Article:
SKINTILLATING : A review of SKIN-a biography
Don’t judge a book by its cover- in this case I would ask you to disregard the advice, the textured jacket evoking the sense of touch is just an apt covering for a full bodied book on the largest organ of the human body.
For us, coming from a country which puts undue emphasis on the colour of skin or to be more scientifically accurate, lack of the same, this book is a reality check of the first rate. The author, Cutaneous Oncologist and Surgeon, Sharad Paul is also a novelist. In Skin, he skilfully weaves evolutionary biology, anthropology, history, folk mythology and contemporary experiences into a rich tapestry. Bear with the sometimes long winded scientific sections, there are rich rewards at the end.
Watch out for the quotes and anecdotes liberally used in the book; from the classics, archaeology, literature, spirituality and even contemporary fashion practices. There are some incredible human stories which Paul brings us- the one about Zeng Bailiang’s art classes is one such that has stayed with me.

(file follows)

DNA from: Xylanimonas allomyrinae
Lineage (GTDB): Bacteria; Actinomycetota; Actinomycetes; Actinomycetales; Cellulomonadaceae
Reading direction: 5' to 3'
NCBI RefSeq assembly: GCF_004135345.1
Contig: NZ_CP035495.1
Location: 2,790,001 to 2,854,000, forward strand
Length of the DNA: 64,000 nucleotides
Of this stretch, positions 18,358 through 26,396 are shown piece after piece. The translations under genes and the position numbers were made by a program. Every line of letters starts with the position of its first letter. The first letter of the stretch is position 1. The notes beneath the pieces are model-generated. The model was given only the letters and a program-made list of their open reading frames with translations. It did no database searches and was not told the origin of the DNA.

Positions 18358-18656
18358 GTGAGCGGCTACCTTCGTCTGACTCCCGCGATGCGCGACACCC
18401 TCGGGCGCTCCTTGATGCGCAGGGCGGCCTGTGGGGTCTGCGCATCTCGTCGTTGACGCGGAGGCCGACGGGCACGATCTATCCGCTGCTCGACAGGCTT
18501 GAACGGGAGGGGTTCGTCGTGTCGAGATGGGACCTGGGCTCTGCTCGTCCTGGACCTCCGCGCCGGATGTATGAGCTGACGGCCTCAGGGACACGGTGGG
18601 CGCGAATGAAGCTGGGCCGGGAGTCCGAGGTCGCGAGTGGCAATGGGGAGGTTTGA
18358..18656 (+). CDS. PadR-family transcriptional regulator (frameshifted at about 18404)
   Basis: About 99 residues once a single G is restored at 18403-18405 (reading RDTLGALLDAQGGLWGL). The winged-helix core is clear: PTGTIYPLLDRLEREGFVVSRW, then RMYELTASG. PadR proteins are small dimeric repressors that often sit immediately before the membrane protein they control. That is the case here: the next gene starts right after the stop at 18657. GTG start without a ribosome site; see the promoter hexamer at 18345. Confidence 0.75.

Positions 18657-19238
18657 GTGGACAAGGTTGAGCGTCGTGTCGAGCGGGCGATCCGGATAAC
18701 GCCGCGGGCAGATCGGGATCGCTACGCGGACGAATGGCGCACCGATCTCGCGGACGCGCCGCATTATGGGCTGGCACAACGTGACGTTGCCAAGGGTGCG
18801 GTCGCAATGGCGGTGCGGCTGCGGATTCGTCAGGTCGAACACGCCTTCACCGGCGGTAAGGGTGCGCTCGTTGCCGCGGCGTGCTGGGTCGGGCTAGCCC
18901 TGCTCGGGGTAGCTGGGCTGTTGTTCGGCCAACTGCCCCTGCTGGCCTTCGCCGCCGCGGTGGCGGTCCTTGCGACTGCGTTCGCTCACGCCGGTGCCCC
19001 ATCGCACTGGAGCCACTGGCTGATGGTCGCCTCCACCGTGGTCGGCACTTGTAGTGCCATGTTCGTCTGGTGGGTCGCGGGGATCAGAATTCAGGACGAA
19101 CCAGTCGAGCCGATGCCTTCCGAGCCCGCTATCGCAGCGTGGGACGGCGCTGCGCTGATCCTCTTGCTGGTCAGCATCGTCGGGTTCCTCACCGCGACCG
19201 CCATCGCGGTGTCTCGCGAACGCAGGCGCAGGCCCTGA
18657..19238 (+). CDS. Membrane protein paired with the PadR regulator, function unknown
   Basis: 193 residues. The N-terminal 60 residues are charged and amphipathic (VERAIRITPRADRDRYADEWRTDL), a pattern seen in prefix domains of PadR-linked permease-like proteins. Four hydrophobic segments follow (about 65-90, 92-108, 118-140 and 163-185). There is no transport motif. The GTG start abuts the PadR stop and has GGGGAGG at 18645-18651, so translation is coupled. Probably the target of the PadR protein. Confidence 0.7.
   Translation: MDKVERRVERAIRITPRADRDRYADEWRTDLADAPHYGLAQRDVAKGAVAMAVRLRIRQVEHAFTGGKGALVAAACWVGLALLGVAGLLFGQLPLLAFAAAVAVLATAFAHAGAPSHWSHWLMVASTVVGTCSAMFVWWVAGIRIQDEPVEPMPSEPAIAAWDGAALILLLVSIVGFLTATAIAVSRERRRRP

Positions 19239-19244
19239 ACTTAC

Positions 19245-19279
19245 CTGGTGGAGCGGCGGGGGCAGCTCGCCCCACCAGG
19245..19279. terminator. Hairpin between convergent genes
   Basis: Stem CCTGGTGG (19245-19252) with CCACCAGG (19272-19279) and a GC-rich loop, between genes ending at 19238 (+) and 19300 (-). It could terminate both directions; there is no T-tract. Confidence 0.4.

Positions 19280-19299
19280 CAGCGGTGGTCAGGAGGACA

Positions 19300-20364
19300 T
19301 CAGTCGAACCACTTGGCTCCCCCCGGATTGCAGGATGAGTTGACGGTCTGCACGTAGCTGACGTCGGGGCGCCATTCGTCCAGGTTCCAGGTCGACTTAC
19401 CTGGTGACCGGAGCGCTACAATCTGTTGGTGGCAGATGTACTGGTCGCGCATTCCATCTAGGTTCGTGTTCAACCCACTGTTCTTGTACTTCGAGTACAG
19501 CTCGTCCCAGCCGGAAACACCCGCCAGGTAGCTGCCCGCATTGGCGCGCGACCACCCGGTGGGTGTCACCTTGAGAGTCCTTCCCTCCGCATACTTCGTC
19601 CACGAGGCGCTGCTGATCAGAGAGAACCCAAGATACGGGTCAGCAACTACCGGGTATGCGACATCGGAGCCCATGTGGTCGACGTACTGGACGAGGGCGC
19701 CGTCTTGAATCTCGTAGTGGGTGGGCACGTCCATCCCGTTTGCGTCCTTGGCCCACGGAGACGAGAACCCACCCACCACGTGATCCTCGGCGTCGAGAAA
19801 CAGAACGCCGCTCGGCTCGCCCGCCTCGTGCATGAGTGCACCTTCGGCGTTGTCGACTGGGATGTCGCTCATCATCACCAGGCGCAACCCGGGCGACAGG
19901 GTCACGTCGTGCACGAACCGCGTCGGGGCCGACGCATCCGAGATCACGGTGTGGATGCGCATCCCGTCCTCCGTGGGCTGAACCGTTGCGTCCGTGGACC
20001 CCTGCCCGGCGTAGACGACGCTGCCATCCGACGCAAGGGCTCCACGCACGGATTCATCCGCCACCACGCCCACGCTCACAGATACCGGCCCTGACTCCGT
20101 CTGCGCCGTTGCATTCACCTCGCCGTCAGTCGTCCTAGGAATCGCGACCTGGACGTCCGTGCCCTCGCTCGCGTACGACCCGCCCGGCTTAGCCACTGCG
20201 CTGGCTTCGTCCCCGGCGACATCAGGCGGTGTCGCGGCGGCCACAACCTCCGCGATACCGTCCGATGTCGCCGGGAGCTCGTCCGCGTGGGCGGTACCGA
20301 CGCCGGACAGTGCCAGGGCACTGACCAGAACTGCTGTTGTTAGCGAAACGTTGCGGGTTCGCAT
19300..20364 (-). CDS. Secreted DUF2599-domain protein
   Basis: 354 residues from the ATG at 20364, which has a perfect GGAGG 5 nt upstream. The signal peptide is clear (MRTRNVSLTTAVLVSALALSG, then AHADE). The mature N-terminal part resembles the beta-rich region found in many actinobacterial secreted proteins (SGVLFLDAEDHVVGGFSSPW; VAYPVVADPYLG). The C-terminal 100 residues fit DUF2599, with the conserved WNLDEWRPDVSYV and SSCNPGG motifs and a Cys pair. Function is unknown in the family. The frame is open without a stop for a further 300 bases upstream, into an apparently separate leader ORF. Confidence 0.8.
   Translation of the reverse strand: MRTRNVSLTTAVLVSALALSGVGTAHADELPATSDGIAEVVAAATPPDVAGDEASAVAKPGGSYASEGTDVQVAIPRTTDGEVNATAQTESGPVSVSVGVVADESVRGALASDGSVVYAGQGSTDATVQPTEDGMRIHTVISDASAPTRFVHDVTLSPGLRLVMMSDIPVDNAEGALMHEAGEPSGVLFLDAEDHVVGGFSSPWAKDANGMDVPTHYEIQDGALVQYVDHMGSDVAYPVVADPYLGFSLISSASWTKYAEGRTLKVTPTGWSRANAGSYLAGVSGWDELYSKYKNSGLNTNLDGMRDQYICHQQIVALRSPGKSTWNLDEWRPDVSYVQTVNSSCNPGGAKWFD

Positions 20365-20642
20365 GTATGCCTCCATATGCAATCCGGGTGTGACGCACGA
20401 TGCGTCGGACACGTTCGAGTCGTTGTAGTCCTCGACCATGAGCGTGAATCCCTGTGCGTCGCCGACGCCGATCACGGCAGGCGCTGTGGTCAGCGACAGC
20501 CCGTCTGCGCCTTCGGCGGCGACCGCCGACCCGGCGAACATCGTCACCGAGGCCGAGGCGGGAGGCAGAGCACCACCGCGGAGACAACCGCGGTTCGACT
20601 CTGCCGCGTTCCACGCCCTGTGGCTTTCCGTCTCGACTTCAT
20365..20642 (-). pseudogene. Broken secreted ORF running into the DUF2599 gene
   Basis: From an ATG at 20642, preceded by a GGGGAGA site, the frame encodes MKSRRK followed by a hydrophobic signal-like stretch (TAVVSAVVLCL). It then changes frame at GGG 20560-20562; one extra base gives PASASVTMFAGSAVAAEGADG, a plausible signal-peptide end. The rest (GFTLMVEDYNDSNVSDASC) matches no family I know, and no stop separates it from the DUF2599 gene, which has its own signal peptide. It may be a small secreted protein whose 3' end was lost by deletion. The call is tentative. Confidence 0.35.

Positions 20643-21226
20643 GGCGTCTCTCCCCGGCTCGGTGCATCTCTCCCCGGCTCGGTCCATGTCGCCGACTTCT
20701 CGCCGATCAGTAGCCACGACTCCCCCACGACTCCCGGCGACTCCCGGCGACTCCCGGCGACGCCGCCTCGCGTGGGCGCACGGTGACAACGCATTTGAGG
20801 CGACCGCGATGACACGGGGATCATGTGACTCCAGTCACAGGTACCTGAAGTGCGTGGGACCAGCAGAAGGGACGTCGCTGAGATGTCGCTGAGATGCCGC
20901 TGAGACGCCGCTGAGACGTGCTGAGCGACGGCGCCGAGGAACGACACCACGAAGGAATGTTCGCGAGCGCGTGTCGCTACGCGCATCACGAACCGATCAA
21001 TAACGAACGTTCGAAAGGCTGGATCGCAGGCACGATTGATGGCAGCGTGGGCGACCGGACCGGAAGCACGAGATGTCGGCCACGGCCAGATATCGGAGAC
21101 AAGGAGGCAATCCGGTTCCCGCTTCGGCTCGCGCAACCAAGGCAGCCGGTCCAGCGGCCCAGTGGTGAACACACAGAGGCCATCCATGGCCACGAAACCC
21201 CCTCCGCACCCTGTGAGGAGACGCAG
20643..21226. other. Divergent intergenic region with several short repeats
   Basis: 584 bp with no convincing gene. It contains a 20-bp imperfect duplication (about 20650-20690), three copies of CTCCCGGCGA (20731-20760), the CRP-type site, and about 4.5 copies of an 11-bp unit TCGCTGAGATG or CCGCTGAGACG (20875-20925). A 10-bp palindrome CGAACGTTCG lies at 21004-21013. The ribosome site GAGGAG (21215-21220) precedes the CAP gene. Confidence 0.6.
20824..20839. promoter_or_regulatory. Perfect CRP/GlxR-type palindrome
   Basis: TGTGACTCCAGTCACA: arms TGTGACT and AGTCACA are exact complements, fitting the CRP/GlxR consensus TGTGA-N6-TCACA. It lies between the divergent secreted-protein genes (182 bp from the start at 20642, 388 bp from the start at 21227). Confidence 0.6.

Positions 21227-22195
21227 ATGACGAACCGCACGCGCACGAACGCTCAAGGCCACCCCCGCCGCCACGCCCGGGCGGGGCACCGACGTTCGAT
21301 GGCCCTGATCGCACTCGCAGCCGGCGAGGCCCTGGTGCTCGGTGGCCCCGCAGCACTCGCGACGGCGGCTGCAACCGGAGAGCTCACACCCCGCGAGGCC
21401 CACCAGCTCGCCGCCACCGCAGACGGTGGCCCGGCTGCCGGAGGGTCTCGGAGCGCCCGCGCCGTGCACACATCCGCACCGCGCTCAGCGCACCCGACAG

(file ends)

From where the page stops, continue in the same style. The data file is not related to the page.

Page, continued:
The illustrations by the author himself, lends a personal ‘one on one’ feel to some of the didactic explanations. Linked to this is also a minor quibble with the book- some of the analogies used to illustrate scientific facts seem a tad forced. On the other hand, the writing fairly sparkles when describing events and experiences- a gift of observation that obviously enriches the writer’s twin passions of research and writing.
The test of a true ‘scientific bestseller’ is that it informs, provokes thought and entertains. Skin ticks all these boxes. From a healthcare professional’s perspective, Skin brings much more than a good informative read- it makes us look at our own ‘niche’ spaces with a new curiosity and respect. Thank you for that, Sharad Paul.